The Alarming Cost of Climate Change Hysteria
September 9, 2011
Climate change spending won't slow any time soon, says Larry Bell, a professor at the University of Houston.
Indeed, there are several indications of substantial spending increases on climate change:
- According to the Government Accountability Office, annual federal climate spending has increased from $4.6 billion in 2003 to $8.8 billion in 2010, amounting to $106.7 billion over that period.
- Technology spending, the largest category, grew from $2.56 billion to $5.5 billion over this period.
- An addition $79 billion was spent for climate change technology research, foreign aid and tax breaks for "green energy."
- Subsidies intended to encourage greenhouse gas emission reductions accounted for $7.2 billion in federal revenue losses during 2010 alone.
Additionally, the Small Business Administration estimates that compliance with Environmental Protection Agency regulations costs the U.S. economy more than $1.75 trillion per year, though the Competitive Enterprise Institute estimates that the annual cost is closer to $1.8 trillion when an estimated $55.4 billion regulatory administration and policing budget is included.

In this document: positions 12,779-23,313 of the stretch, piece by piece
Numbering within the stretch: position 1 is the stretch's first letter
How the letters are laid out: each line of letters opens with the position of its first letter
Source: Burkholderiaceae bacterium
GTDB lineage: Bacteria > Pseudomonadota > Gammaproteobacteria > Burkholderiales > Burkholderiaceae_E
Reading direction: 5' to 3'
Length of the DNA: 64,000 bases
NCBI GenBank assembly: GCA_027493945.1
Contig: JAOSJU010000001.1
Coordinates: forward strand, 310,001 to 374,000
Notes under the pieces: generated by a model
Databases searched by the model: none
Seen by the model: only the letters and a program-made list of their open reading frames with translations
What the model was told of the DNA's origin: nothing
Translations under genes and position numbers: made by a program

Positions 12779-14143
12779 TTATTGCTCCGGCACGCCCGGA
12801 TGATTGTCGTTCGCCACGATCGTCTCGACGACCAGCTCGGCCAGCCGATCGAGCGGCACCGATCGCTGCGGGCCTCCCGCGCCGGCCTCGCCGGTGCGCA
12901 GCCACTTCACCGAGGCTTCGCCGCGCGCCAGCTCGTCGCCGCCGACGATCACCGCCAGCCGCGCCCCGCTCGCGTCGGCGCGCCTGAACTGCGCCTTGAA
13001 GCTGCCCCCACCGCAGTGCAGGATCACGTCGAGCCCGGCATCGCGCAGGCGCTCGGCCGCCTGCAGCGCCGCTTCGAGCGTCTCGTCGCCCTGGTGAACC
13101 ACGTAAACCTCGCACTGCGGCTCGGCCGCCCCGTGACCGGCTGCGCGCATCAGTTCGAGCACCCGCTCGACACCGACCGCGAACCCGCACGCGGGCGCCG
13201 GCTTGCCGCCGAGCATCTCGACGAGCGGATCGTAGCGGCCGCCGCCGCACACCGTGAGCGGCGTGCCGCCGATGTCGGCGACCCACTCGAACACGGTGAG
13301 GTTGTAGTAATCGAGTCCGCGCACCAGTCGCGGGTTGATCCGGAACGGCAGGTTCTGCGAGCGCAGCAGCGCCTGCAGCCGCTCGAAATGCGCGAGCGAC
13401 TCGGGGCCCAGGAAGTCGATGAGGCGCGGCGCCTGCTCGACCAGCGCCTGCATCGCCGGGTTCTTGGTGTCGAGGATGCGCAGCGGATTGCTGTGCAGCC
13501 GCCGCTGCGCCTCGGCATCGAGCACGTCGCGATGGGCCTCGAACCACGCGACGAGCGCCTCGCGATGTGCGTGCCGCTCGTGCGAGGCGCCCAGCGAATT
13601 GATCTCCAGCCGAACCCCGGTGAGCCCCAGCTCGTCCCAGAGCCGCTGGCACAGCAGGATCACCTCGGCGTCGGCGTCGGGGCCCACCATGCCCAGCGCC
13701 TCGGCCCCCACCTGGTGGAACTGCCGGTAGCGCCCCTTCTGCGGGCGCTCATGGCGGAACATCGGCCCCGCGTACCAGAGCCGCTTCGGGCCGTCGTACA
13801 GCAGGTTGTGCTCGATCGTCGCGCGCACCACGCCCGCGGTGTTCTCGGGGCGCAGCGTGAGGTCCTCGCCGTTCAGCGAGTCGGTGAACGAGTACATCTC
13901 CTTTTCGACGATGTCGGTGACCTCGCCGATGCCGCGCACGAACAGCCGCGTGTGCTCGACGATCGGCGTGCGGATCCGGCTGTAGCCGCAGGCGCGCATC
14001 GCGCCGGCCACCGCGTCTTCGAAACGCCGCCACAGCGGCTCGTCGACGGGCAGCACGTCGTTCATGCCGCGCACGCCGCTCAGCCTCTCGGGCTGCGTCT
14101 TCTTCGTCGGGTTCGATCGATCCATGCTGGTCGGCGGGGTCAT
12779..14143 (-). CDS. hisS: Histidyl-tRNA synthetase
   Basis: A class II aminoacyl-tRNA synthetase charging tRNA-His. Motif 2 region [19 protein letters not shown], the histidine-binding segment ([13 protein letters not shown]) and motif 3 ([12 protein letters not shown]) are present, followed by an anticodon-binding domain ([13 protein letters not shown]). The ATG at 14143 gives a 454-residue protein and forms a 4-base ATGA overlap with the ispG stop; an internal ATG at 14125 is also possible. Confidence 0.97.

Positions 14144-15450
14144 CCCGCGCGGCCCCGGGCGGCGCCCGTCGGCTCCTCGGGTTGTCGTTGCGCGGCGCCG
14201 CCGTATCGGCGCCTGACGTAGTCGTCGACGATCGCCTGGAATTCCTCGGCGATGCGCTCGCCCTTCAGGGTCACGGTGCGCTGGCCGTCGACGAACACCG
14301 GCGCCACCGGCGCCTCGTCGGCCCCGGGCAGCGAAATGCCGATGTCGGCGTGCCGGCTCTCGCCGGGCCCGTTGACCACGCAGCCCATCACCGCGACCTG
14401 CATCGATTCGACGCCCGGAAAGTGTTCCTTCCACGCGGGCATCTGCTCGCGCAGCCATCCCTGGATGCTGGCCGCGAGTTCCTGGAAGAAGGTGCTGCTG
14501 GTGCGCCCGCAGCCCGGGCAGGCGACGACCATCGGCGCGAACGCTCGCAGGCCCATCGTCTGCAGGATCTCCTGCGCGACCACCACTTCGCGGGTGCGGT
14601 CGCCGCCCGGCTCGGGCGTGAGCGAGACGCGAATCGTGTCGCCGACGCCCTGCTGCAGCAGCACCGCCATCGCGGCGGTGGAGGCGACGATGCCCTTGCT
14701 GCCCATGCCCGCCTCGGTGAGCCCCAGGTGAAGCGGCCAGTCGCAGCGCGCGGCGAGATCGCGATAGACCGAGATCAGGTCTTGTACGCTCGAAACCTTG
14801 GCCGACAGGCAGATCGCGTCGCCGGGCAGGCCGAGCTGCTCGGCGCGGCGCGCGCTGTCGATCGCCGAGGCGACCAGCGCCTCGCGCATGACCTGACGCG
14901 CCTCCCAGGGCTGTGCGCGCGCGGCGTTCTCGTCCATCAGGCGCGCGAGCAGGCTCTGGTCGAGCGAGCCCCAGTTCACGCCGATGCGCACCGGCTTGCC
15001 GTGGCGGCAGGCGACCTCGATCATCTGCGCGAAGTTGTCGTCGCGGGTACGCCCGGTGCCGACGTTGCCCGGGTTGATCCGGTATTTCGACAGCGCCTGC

According to the U.S. Energy Information Administration, the proposed 70 percent cut in carbon dioxide emissions will have negative economic consequences as well, including:
- A rise in gasoline prices of 77 percent over baseline projections.
- The loss of more than 3 million jobs.
- A reduction in the average household income by more than $4,000 each year.
In addition to costing hundreds of billions of dollars, these policies are in place at a time when our gross national deficit following a ceiling rise exceeds the size of our gross domestic product, and the U.S. credit rating has been devalued for the first time in history.
Source: Larry Bell, "The Alarming Cost Of Climate Change Hysteria," Forbes, August 23, 2011.
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